wormhole time travel

Until now it was thought that the tunnels in spacetime predicted by Albert Einstein cannot exist long enough to transfer light photons through them. Now, scientists have proposed a new concept of sending information through time.

Dr. Luke Butcher, physicist at Cambridge University, has suggested that there may exist wormholes in space-time that remain in the open position for an amount of time sufficient to send a photon through them forward or backward in time.

Travel back in time is one of the favorite topics of science fiction, which, however, is considered seriously by scientists, at least in theory. The idea of a wormhole – a tunnel in spacetime, which begins at one point and ends at another, connecting the past and the future – was advanced by Albert Einstein.

However, it was believed that such tunnels can exist only for a very small period of time, which is not enough to send even a photon moving at the speed of light through it, not to mention the possibility of transferring people.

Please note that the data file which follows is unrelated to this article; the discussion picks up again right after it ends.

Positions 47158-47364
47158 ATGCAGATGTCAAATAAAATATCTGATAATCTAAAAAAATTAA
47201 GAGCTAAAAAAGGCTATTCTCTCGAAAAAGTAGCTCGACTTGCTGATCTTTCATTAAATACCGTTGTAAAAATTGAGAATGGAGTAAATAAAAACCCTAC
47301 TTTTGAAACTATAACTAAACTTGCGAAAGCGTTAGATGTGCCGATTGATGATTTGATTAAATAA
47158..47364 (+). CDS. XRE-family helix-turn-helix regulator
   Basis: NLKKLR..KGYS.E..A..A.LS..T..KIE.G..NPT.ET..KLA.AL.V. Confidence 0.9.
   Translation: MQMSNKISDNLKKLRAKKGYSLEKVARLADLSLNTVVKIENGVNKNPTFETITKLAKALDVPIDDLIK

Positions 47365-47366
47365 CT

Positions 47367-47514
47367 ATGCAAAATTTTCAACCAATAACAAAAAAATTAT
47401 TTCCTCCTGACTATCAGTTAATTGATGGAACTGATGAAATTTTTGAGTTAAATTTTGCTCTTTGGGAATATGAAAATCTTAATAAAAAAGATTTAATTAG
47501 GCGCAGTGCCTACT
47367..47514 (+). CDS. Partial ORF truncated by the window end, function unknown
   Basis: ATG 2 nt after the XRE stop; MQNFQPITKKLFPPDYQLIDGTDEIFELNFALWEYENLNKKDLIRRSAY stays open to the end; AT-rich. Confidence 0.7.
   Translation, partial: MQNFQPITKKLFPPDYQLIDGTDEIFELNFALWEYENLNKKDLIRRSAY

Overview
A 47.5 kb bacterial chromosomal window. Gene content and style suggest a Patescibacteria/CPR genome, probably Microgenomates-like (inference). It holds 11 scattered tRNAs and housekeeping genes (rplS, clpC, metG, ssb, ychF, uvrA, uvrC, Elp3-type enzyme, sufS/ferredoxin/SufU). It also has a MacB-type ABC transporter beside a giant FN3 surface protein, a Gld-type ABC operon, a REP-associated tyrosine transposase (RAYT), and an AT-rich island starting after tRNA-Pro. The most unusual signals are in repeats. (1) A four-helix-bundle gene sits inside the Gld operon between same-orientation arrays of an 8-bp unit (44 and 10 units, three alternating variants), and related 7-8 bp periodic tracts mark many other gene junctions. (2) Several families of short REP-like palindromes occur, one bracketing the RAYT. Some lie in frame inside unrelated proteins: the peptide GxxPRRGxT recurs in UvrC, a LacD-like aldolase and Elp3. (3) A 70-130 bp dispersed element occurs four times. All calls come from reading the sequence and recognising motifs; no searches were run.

Therefore, time travel had not been seriously taken by scientists for decades, until 1988 when American theoretical physicist Kip Thorne proposed the concept of keeping wormholes in the open position for a longer period of time.

His idea was to keep the tunnel open, using the negative energy – the so-called Casimir energy. And although this idea many be considered promising, nobody could imagine how to create Casimir energy inside a wormhole.

In his work, Luke Butcher proves that the Casimir energy can exist in wormholes by itself, and that is why tunnels through spacetime can stay open for much longer than previously thought. According to the Butcher’s estimations, it is possible to send subatomic particles such as photons through them.

My approach was to see if the wormhole, being a tube-like structure, could create the Casimir effect itself”, said Dr. Butcher to MailOnline. “My calculations showed that if a wormhole is very long compared to its width, negative energy can be created in the center of the wormhole.”

Thus, although the physics of wormholes has not been adequately studied to date, there is a real likelihood that wormholes can be used to send light information back and forth in time.

Anna LeMind, B.A.

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